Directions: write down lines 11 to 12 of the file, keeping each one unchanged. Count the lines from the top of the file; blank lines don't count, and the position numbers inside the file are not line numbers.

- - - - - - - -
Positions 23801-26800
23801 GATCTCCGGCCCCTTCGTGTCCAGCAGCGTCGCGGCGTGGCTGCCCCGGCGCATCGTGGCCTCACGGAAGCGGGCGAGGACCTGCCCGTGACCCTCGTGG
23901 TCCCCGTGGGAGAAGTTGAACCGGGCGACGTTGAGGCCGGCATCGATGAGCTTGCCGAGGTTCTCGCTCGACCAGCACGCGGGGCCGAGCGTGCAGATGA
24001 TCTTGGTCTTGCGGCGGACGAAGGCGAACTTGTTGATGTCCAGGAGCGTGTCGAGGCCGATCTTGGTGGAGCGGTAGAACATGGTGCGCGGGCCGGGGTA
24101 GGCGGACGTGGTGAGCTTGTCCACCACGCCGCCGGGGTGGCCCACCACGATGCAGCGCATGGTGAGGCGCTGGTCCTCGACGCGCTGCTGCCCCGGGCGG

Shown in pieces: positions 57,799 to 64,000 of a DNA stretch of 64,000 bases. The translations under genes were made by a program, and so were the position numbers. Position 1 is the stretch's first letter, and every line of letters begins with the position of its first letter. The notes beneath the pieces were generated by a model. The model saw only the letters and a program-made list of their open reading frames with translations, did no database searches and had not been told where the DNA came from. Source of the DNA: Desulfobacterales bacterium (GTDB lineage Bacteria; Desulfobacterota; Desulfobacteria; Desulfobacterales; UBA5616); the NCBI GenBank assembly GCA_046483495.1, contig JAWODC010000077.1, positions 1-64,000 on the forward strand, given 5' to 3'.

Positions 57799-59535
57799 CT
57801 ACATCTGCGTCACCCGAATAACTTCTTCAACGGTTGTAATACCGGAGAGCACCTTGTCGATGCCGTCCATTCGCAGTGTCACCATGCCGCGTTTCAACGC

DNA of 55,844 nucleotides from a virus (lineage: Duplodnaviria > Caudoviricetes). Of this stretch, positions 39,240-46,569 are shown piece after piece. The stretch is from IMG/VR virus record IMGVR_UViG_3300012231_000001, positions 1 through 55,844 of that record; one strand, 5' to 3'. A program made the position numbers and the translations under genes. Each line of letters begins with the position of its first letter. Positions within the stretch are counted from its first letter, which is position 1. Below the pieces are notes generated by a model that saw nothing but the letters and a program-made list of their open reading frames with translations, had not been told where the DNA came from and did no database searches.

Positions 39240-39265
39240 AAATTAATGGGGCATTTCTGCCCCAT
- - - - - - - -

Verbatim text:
Positions 39240-39265
39240 AAATTAATGGGGCATTTCTGCCCCAT